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MIT Researchers Awarded $750,000 Grant to Study Climate Change Effects

Release Date: 08/22/2012
Contact Information: David Deegan, (617) 918-1017

(Boston, Mass. – Aug. 22, 2012) – The Massachusetts Institute of Technology has been awarded $749,931 by the US Environmental Protection Agency to examine the ability of models to represent the presence of extreme air pollution and the weather conditions that are associated with it.

This grant was one of 14 awarded by EPA to universities across the nation for a total of $9 million to fund research on technologies that can help the public and government agencies predict and prepare for the effect extreme weather triggered by climate change may have on the nation’s air and water quality.

The project at MIT, based in Cambridge, Mass., will use advanced statistical techniques to identify the drivers and occurrence of historical and future extreme air quality events in the United States from observations and models.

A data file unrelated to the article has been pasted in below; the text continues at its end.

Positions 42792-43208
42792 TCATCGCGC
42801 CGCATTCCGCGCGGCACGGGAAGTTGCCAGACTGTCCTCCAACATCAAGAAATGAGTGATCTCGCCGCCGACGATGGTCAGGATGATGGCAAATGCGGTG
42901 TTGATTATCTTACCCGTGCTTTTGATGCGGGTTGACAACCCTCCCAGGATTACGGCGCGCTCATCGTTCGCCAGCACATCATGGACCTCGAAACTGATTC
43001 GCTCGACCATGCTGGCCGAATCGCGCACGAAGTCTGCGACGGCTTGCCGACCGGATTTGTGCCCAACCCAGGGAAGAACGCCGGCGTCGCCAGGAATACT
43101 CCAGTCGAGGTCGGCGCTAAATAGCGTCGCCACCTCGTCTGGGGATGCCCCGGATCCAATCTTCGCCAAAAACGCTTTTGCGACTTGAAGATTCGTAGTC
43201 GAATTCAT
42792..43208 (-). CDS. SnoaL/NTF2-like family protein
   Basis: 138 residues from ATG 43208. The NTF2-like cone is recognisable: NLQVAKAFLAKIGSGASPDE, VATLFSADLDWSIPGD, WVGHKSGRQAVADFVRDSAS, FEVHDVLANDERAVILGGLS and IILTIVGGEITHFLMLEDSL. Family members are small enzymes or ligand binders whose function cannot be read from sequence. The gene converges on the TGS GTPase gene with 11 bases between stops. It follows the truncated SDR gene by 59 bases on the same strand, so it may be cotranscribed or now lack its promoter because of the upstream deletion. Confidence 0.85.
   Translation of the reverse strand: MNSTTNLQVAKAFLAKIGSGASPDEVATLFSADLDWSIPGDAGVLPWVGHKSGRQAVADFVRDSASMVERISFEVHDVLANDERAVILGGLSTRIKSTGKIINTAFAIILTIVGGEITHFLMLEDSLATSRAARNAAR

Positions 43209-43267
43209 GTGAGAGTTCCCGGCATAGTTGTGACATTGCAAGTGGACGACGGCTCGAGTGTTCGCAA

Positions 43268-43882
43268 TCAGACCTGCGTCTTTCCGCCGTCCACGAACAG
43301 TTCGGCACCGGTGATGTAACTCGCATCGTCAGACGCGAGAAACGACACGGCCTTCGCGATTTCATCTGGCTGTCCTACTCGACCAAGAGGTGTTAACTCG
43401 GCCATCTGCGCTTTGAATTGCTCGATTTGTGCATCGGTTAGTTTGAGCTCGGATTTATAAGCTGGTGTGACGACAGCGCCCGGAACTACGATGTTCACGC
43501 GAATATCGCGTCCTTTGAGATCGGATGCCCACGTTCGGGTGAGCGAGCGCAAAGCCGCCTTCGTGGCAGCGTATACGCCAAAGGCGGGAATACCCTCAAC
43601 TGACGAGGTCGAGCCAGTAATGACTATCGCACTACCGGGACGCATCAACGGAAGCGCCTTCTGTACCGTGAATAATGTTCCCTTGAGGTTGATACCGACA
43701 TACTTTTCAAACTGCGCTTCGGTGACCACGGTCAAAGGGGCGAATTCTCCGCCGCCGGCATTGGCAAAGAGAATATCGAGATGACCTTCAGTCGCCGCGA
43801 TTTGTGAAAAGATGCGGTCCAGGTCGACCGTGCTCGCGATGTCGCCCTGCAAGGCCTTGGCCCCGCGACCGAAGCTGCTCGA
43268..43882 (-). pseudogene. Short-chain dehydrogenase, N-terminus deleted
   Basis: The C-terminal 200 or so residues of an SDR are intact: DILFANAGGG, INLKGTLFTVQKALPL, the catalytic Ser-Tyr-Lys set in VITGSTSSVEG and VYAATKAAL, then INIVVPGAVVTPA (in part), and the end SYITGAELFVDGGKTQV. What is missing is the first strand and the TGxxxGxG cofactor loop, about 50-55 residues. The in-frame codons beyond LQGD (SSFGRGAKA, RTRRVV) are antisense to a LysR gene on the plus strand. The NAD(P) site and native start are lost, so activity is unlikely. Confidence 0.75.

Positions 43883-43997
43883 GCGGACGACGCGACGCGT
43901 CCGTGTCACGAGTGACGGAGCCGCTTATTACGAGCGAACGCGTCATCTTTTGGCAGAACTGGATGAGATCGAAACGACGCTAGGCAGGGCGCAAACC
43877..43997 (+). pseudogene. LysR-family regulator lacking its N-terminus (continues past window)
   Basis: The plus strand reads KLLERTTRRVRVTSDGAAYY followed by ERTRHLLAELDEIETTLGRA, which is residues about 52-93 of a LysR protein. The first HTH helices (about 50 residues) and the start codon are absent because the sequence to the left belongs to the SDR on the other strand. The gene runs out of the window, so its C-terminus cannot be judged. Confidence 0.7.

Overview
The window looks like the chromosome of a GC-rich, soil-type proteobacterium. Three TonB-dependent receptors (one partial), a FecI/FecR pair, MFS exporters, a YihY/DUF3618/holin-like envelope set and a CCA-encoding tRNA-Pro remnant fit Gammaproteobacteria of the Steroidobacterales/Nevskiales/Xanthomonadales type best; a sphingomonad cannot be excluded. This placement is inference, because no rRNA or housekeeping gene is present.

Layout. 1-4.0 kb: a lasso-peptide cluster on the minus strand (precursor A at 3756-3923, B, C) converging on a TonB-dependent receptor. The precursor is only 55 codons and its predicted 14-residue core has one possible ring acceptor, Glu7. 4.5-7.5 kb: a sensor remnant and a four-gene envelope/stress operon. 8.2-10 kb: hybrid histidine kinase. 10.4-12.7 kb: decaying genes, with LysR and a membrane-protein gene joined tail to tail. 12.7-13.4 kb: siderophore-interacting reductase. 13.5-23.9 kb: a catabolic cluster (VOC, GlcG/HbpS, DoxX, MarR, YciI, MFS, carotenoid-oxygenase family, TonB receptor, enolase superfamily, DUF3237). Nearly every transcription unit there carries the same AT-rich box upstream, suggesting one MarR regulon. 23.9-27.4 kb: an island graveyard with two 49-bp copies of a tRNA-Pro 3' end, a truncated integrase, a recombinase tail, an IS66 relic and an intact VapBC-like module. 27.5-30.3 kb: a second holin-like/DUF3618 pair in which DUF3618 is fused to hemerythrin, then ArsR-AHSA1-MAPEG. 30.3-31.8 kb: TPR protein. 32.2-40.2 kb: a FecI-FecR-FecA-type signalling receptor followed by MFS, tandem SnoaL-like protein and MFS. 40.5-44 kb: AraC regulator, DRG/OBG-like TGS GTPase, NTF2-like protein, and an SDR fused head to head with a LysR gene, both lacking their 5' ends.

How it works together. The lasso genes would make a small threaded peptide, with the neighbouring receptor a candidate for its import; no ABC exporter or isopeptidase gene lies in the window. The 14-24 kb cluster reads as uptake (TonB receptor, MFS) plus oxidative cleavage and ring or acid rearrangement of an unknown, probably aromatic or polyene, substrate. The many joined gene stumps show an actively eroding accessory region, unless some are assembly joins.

“We need to know how changes in weather and extreme weather events will affect the quality of our air and water,” said Curt Spalding, regional administrator of EPA’s New England office. “Grants like the one EPA awarded to MIT furthers research that can help us understand the impact of such weather on our natural resources as well as our built environment. In turn, this information can help us take steps to reduce the harmful impact on our communities brought by extreme weather events.”

The project involves a collaboration of atmospheric scientists at MIT and the National Center for Atmospheric Research with statisticians at Colorado State University and North Carolina State University.

"We are excited that in this project we are bringing together statisticians who specialize in thinking about extreme events with atmospheric scientists who are concerned with air quality issues,” said project leader Colette Heald at MIT. “It's a great team to tackle this problem and we are looking forward to learning more about the connections between extreme air quality and extreme weather."

The other 13 grants were awarded to: Public Policy Institute of California,
Mississippi State University, Ohio State University, Oregon State University, University of Washington, University of South Florida (two grants), Michigan State University, Michigan Technological University, University of Texas at Austin, Georgia Institute of Technology, Columbia University, and Cornell University.

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